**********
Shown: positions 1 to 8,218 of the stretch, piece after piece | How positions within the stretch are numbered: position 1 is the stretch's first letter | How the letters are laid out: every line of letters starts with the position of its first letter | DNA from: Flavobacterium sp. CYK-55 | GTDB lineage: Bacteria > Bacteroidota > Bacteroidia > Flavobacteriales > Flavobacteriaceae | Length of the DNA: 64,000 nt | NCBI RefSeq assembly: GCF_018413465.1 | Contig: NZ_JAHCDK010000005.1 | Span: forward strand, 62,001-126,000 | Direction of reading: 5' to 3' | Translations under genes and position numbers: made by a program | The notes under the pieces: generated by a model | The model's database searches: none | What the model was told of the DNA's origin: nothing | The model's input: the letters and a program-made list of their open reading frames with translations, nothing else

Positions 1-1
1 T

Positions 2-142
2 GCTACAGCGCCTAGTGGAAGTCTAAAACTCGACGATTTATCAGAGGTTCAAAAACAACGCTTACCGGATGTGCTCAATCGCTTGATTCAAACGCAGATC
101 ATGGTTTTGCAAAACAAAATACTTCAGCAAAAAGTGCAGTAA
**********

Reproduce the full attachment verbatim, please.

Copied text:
Shown: positions 1 to 8,218 of the stretch, piece after piece | How positions within the stretch are numbered: position 1 is the stretch's first letter | How the letters are laid out: every line of letters starts with the position of its first letter | DNA from: Flavobacterium sp. CYK-55 | GTDB lineage: Bacteria > Bacteroidota > Bacteroidia > Flavobacteriales > Flavobacteriaceae | Length of the DNA: 64,000 nt | NCBI RefSeq assembly: GCF_018413465.1 | Contig: NZ_JAHCDK010000005.1 | Span: forward strand, 62,001-126,000 | Direction of reading: 5' to 3' | Translations under genes and position numbers: made by a program | The notes under the pieces: generated by a model | The model's database searches: none | What the model was told of the DNA's origin: nothing | The model's input: the letters and a program-made list of their open reading frames with translations, nothing else

Positions 1-1
1 T

Positions 2-142
2 GCTACAGCGCCTAGTGGAAGTCTAAAACTCGACGATTTATCAGAGGTTCAAAAACAACGCTTACCGGATGTGCTCAATCGCTTGATTCAAACGCAGATC
101 ATGGTTTTGCAAAACAAAATACTTCAGCAAAAAGTGCAGTAA